If you were injured by a defective Smith & Nephew Birmingham hip implant, you are not alone — many people have been injured by this device, and many lawsuits have already been filed.
UPDATE: First S&N Birmingham Hip Implant Lawsuits Filed
September 2012 — A man from California has filed a lawsuit against S&N over the Birmingham hip implant, alleging that it caused him to suffer toxic metal poisoning. He required revision surgery to replace the defective implant.
October 17, 2012 — An Illinois couple has filed a lawsuit against Smith & Nephew alleging that the Birmingham hip implant is defective. Cheryl Elmore was implanted with the BHR in 2008, and soon suffered elevated metal ions, grinding in her hip joint, and revision surgery. Click here to read more.
June 1, 2012 — Smith & Nephew recalled the R3 Acetabular System, a metal liner used with the Birmingham implant.
Smith & Nephew Birmingham Hip Implant
The Smith & Nephew Birmingham Hip Replacement (BHR) was the first “metal-on-metal” hip implant that was approved in the United States. Many other manufacturers have introduced similar devices, which have recently been linked to high rates of complications and failure. In June 2012, Smith & Nephew recalled the R3 Acetabular System, which was a metal liner used with the Birminghim hip implant.
The problem with metal-on-metal hip implants is that the metal “ball and socket” grind together when the patient runs or walks. Over time, tiny metal particles of chromium and cobalt can accumulate around the hip implant. This can cause extremely painful inflammation, local tissue reactions, bone loss, tissue death, and dislocation of the hip joint.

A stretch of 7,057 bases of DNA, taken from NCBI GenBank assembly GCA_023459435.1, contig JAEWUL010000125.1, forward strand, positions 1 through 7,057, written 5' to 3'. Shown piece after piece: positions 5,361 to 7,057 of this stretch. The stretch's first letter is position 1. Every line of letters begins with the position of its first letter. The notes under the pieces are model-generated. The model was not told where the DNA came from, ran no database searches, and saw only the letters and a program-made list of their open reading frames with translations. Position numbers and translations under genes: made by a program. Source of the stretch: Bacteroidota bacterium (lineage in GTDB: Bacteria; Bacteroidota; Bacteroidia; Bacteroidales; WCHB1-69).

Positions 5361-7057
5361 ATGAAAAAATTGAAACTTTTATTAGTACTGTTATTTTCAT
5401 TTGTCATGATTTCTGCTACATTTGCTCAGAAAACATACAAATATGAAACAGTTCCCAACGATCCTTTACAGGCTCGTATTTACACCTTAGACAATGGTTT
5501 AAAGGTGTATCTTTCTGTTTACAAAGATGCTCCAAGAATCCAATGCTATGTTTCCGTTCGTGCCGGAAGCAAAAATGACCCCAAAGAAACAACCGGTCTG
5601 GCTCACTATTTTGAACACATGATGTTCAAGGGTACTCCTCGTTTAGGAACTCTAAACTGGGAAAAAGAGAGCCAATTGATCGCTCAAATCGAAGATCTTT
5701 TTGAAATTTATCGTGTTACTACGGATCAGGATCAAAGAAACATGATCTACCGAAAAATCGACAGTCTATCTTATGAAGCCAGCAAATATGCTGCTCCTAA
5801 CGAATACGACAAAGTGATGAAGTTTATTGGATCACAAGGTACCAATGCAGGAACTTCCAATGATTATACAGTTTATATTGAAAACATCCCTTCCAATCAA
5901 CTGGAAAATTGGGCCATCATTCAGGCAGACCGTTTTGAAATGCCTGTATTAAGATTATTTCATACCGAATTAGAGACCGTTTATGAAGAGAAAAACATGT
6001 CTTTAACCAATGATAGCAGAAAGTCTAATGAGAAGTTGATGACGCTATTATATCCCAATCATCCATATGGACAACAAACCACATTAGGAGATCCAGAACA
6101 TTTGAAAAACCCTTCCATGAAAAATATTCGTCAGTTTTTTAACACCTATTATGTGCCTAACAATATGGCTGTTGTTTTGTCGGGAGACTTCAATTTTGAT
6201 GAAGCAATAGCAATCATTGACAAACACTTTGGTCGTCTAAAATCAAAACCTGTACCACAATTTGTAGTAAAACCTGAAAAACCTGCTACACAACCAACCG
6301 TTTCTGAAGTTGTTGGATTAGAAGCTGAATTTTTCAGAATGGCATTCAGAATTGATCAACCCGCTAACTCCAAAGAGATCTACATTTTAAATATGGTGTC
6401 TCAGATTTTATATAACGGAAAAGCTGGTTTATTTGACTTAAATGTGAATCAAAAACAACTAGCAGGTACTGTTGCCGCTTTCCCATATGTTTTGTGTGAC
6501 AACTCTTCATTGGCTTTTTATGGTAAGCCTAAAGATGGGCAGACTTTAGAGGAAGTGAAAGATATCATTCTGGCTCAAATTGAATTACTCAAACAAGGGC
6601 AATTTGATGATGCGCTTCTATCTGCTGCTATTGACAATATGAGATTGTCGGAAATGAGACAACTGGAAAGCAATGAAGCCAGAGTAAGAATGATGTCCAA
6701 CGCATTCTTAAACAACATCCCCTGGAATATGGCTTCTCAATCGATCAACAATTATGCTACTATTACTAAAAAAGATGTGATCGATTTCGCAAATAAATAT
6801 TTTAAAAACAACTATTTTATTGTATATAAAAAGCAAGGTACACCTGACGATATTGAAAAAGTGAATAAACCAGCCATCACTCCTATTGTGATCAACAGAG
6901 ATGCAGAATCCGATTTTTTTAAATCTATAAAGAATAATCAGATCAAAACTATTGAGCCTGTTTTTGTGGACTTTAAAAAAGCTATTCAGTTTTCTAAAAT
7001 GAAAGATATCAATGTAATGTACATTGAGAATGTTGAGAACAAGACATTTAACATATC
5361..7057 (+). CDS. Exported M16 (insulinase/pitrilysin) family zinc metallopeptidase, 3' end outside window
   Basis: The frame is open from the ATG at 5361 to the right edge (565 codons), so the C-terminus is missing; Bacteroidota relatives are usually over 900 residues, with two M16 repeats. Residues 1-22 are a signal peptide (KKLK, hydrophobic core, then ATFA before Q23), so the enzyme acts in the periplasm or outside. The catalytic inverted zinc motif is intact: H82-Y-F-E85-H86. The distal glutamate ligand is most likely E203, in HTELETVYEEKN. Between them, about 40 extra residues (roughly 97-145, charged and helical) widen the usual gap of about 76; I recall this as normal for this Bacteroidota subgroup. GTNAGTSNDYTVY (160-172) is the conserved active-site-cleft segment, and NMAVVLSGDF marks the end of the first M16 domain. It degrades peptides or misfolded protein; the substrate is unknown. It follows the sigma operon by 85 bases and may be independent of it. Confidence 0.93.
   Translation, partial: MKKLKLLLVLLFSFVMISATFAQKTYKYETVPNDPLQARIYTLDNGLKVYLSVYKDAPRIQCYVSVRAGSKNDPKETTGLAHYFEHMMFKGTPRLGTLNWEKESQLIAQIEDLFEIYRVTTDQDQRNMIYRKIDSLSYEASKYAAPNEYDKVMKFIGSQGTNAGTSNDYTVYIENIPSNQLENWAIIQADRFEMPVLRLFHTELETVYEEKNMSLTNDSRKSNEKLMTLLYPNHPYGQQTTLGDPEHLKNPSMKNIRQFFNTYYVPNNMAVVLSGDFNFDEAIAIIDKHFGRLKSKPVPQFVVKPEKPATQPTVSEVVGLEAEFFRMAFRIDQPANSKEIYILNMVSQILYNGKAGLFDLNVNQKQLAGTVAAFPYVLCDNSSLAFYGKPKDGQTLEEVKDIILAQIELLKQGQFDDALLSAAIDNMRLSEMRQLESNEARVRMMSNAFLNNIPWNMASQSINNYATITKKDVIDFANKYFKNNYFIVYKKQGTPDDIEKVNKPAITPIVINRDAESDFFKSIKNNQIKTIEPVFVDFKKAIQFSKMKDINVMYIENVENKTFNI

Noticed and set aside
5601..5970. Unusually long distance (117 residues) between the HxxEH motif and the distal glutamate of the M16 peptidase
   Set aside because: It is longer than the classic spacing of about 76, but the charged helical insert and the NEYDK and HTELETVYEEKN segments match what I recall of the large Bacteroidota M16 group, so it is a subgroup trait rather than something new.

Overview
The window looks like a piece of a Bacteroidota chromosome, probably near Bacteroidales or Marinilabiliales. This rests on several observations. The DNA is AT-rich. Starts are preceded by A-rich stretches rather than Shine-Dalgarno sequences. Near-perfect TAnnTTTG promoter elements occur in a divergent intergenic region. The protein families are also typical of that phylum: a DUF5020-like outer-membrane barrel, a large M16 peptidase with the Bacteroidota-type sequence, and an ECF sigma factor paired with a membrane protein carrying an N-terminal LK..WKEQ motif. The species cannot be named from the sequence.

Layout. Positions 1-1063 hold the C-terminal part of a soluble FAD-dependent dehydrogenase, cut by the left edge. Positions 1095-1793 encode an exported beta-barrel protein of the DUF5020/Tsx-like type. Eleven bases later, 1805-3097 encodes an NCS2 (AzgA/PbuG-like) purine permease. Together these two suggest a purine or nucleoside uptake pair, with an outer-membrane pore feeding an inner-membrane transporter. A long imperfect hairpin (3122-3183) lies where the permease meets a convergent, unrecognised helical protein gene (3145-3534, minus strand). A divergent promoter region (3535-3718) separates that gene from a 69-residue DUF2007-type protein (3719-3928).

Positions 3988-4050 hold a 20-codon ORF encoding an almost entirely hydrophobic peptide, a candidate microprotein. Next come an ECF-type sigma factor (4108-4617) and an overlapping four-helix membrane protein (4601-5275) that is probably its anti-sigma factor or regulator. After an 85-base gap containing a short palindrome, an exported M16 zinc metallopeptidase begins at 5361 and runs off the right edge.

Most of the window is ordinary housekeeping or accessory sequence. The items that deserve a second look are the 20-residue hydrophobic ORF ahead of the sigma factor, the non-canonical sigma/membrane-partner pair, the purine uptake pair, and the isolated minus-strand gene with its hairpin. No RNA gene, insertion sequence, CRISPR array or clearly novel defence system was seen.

Another concern is elevated levels of metal in a patient’s bloodstream. Cobalt is a highly-soluble metal that can travel to other organs. It may cause severe systemic complications, including skin reactions, heart problems, vision problems, and more. Thousands of people who were injured by metal hip implants have already filed lawsuits, but these are not part of a class action — instead, they are individual claims filed by people who hired their own attorney.
Hip Resurfacing Failure Rates “Unacceptably High”
The Birmingham is a hip resurfacing system. Unlike a total hip replacement surgery, a resurfacing procedure consists of placing a metal cap over the head of the femur, with a matching metal cup that is placed in the pelvic hip socket.
Although hip resurfacing is marketed toward younger, more active hip implant patients, researchers have found alarmingly high rates of failure — up to 8.3% of devices failed within 5 years among women over 55, according to a study published in The Lancet in October 2012. The researchers warned:
“Resurfacing failure rates in women were unacceptably high. In view of these findings, we recommend that resurfacing procedures are not undertaken in women.”
Safety Warning for Birmingham Modular Head Implant
On September 25, 2012, Smith & Nephew issued an “Urgent Field Safety Notice” for the “Birmingham Modular Head” hip implant, in which they stated:
“The average revision rate for the Birmingham hip with all stems is currently 1.29 revisions per 100 observed component years in the National Joint Registry of England and Wales and 1.12 revisions per 100 observed component years in the Australian Orthopaedic Association’s National Joint Replacement Registry. These rates exceed the 1% benchmark revision rate established by the UK’s National Institute for Health and Clinical Excellence (NICE).”
Metal Hip Implant Side Effects
- Chronic pain
- Inflammation or irritation in the hip
- Tissue damage
- Bone loss
- Dislocation of the hip joint
- Decreased walking ability
- Metal poisoning
- High levels of cobalt and chromium in the bloodstream
- Growth of soft-tissue bursas or pseudo-tumors
- Systemic reactions
- Failure of the hip implant
- Revision surgery
- And more